Every look in Viktor Horsting and Rolf Snoeren’s haute couture collection originated from the same three elements: a floral-print baby-doll dress with smocked detailing, a pair of flip-flops, and a straw hat. But the duo did not so much explore this country-gal typology as mutate, amplify, and explode it. So outsize was this feat—a slo-mo Flowerbomb, to borrow from their best-selling fragrance—that before the show even began, three dresses had been purchased by the art collector and patron Han Nefkens, who will donate them to Rotterdam’s Museum Boijmans Van Beuningen. To be sure, they will look better in an exhibition than on the red carpet.
The designers worked with Vlisco, a Dutch company dating back to 1846 that specializes in batik-style, wax-dyed, and block-printed textiles widely popular in West and Central Africa. The opening version of the A-line dress, propped up by an exaggerated petticoat of silk organza, appeared like a coloring book—unfilled and outlined in inky blue. With this baseline established, each subsequent surrealist creation materialized into a hallucination of dimension and color: Flower cutouts with knotted stamens lifted from the fabric in voluminous clusters, while other flowers drifted off the dresses entirely, extending upward until they were supported by the headgear. Even the indigo outlines turned 3-D, dangling off the hems as embroidery. All the while, straw sheaves stretched the width of the runway thanks to carbon fiber reinforcements, forcing the models to sidestep past one another in a dance-like acknowledgment of this madcap moment.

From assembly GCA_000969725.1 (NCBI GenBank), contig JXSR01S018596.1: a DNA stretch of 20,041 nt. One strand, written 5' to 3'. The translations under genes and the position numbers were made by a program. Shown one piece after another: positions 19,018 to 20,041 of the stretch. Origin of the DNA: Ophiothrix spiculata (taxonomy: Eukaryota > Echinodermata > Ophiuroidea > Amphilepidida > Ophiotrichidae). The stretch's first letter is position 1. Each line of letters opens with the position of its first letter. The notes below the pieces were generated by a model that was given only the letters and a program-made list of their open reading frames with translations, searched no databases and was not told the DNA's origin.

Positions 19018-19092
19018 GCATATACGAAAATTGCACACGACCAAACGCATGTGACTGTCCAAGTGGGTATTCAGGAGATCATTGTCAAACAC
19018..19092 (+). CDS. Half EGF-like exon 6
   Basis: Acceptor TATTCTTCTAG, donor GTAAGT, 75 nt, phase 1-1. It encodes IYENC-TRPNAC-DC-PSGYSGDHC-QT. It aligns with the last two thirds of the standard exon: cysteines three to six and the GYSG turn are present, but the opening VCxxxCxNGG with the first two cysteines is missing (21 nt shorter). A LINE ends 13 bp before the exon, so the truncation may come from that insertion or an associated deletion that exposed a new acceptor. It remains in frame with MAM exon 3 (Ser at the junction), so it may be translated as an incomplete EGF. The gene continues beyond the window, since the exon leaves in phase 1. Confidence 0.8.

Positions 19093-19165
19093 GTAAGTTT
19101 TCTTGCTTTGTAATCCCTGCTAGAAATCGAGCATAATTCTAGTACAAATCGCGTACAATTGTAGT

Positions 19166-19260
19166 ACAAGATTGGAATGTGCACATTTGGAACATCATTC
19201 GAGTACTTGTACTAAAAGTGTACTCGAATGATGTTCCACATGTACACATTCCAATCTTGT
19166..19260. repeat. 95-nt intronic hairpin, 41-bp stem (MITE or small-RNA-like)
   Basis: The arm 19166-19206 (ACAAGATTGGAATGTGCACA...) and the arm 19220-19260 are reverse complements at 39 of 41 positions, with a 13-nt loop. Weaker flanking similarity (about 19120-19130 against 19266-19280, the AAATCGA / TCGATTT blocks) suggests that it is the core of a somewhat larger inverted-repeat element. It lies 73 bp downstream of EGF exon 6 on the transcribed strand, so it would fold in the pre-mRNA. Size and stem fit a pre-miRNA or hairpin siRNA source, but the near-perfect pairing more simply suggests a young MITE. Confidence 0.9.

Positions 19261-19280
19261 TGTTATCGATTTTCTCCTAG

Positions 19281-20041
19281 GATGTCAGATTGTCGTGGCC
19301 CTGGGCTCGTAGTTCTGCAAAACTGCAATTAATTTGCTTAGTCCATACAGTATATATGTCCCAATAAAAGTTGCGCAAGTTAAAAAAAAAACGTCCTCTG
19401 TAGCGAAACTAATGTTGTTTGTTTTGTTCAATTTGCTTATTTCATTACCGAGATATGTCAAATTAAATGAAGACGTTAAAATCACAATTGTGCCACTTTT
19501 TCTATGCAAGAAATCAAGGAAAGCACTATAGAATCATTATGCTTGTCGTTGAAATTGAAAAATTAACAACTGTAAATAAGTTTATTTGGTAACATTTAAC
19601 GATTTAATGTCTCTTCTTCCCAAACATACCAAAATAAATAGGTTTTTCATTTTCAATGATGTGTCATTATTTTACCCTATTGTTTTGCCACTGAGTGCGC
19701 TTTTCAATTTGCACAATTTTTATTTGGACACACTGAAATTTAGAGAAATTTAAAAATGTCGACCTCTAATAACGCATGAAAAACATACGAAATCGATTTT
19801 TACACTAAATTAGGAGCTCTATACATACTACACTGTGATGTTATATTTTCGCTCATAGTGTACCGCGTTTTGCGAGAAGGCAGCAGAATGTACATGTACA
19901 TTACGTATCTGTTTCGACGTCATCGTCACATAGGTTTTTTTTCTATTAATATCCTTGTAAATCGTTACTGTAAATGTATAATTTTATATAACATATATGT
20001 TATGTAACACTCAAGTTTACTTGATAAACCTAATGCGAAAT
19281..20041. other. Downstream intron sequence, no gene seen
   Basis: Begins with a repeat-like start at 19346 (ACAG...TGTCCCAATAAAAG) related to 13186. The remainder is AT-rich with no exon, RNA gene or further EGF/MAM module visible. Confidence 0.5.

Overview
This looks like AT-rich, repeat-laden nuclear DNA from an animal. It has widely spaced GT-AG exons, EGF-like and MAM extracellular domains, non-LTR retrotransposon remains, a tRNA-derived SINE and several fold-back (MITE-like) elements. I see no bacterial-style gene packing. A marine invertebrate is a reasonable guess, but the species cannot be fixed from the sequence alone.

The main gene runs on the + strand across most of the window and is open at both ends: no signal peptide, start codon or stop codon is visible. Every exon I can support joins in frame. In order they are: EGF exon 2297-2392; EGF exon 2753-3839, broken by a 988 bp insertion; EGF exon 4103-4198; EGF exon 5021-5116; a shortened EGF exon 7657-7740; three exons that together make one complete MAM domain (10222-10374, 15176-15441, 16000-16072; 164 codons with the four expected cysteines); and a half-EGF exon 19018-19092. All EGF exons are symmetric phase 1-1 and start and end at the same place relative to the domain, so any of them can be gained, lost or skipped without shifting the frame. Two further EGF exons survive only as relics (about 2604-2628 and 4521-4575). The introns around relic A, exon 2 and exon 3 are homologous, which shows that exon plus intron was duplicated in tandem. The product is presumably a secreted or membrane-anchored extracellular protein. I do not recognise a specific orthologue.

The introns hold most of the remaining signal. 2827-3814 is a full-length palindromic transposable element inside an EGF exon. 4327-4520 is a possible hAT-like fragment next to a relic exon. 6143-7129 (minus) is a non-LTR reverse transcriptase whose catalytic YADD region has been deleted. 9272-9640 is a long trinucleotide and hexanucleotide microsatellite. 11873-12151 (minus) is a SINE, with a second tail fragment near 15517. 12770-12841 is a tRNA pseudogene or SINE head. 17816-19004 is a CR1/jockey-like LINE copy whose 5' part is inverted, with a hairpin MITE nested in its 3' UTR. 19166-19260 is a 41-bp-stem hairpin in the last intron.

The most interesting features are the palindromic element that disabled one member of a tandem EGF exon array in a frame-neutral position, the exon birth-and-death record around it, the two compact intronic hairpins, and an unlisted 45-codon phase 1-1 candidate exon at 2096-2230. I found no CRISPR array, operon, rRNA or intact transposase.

But rather than whimsy—Chanel’s greenhouse of mechanical flowers and futuristic incrustations ticked that box yesterday—the designers steered the mood toward madness, scoring their somber parade with a remix of that haunting “la la la la” from Rosemary’s Baby. They mentioned being struck by the “raw energy” of van Gogh’s landscapes, citing his quote: “I put my heart and my soul into my work and have lost my mind in the process.” Ah, yes, the struggle of any creative person well aware that memorable output does not result from apathy. But as the collection implied, one does not go from zero to unhinged in a heartbeat: It was the degrees in between that gave this undertaking such depth.
Amy Verner, via style.com